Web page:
My research intersects armed conflict and gender studies, and my career goals are and always have been in mainstreaming gender in International Relations research specifically, and political science research more generally. My academic career began, and remains interested and engaged in, doing this work at the intersection of feminist theory and ethics in the theory and practice of war and conflict. To that end, my first book, a number of my early articles, and many edited volume chapters have focused on aspects of gender and just war theorizing. A current book project (Kill the Women First) with my former Ph.D. student Jessica Peet revisits these issues, linking gender, just war, and intentional civilian victimization.
My work on just war theorizing has always been a representative element of my interest in gender and security in global politics more generally. I have explored gender and security more generally by looking to establish and analyze a research program in Feminist Security Studies (FSS), which theorizes international security generally and war specifically through gender lenses. Book projects like Gendering Global Conflict (Columbia University Press, 2013) and Gender and International Security ask about how war theorizing would change if women’s lives and feminist theory received attention. This work asks research questions about the gendered constitution of the international system, the gendered behavior of states, and the gendered behavior of leaders. In recent years, this work has focused particularly on how thinking about sexuality and incorporating queer theory into IR analysis could enrich it. Articles like “Trans- Gendering IR?” and recent forums in International Studies Review and Millennium are examples of this work. My newest project in this stream of research is a book project called Seducing Territory which explores the role of both gender and sexual activity in state border negotiations over the last five centuries.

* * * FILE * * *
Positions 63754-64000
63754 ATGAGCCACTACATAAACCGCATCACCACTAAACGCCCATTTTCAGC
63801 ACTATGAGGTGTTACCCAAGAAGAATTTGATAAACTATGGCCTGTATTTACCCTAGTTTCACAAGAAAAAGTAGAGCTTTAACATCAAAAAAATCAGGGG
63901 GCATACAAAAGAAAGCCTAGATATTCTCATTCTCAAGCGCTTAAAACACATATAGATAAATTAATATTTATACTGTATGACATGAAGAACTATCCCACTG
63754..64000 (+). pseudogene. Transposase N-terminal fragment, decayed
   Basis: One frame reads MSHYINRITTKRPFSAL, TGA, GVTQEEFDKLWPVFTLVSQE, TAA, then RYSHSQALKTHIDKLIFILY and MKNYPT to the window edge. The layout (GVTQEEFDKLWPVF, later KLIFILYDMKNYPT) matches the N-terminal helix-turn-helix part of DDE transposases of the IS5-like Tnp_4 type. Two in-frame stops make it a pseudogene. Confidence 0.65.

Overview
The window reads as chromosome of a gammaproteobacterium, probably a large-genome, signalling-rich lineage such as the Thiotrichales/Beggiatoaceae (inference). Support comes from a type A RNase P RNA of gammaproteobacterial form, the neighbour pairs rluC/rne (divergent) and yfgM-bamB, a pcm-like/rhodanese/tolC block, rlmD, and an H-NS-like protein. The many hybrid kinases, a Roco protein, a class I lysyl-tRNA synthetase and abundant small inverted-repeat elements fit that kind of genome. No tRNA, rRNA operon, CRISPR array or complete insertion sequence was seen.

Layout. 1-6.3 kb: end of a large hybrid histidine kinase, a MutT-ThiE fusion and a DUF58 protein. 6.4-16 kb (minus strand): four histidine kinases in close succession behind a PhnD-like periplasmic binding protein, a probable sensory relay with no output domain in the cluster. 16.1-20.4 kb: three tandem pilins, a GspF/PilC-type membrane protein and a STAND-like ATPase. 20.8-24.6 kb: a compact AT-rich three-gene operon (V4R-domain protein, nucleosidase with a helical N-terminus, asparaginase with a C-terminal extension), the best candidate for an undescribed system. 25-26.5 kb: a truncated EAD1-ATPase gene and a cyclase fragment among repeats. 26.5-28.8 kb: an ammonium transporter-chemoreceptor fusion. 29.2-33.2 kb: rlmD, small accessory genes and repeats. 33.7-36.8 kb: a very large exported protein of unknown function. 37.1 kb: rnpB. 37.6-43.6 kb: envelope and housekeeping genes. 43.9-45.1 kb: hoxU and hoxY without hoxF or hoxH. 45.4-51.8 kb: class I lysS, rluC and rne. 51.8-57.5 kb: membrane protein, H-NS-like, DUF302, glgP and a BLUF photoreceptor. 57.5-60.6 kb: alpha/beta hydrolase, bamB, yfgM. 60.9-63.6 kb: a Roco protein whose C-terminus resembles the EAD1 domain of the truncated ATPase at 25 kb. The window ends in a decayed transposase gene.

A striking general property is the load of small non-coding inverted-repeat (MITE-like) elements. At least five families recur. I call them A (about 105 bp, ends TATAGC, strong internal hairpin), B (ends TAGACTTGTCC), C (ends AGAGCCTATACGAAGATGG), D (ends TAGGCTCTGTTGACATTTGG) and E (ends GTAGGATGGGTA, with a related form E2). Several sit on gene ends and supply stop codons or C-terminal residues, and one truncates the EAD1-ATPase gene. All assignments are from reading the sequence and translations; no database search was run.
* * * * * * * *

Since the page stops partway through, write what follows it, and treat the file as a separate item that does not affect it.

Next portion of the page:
My interest in gender and international security generally led, early in my career, to a research interest in women’s political violence. I realized that many people – feminists and traditional scholars alike – simply assumed women’s incapacity to commit political violence. Feminist theorists seemed (if incidentally) to hold women equal to men but without their flaws, while traditional scholars assumed that the security sector was not a place that women would be found. Caron Gentry and I wrote Mothers, Monsters, Whores (Zed Books, 2007) and accompanying articles a decade ago to bring attention to both the existence of politically violent women and to the gendered treatment of those women in legal, media, scholarly, and political contexts. My recent Women as Wartime Rapists: Beyond Sensation and Stereotyping (New York University Press, 2016) explores the media and jurisprudential treatment of women who commit crimes of sexual violence in war and conflict.
In all of this work, my interest in “mainstreaming” gender in the field has caused me to pay attention both to feminist audiences and to traditional scholars, both in terms of how I write and in terms of where I publish. It has also influenced my choice to take on a wide variety of journal (International Feminist Journal of Politics; International Studies Review) and book (several series and several books) editing projects. My desire to make feminist and queer theorizing more visible in the field has combined with my interest in political methodology to develop another facet of my research program – writing about epistemology, methodology, and method in IR research. Recent work with J. Samuel Barkin (“Calculating Critique,” Interpretive Quantification) has critiqued the quantitative/qualitative divide in IR scholarship, suggesting that methods should not be assumed to be useful for only one methodology. Continuing work in this area include a book in progress called Doubting Dogma (questioning theoretical categorization in the field), as well as journal articles on what theoretical and epistemological failure mean.